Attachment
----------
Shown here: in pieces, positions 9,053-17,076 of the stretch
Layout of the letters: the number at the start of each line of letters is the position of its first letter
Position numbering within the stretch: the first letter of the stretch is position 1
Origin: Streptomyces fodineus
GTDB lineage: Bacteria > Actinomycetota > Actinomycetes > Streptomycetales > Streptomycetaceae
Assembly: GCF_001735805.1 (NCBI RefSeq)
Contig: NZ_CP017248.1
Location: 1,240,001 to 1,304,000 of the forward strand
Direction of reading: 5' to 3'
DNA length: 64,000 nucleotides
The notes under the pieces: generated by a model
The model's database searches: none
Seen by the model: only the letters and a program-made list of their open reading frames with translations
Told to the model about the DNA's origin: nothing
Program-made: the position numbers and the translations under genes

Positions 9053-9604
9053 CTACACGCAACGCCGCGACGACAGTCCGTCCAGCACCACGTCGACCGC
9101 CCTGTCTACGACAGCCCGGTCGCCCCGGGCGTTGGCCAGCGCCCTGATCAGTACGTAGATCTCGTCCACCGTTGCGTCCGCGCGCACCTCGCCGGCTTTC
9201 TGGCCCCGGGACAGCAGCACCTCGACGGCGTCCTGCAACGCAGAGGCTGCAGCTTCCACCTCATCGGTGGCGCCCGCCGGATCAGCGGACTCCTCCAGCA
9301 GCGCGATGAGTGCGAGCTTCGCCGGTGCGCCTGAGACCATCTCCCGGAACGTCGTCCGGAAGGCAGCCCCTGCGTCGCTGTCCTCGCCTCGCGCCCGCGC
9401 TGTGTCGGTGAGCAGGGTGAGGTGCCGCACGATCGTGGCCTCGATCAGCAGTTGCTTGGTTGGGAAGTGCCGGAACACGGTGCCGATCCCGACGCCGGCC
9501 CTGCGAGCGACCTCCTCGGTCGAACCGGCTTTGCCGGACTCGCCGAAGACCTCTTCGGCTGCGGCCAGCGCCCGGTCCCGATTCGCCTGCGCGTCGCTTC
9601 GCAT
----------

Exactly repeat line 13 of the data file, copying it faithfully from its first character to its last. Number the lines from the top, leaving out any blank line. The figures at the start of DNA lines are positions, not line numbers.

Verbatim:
Seen by the model: only the letters and a program-made list of their open reading frames with translations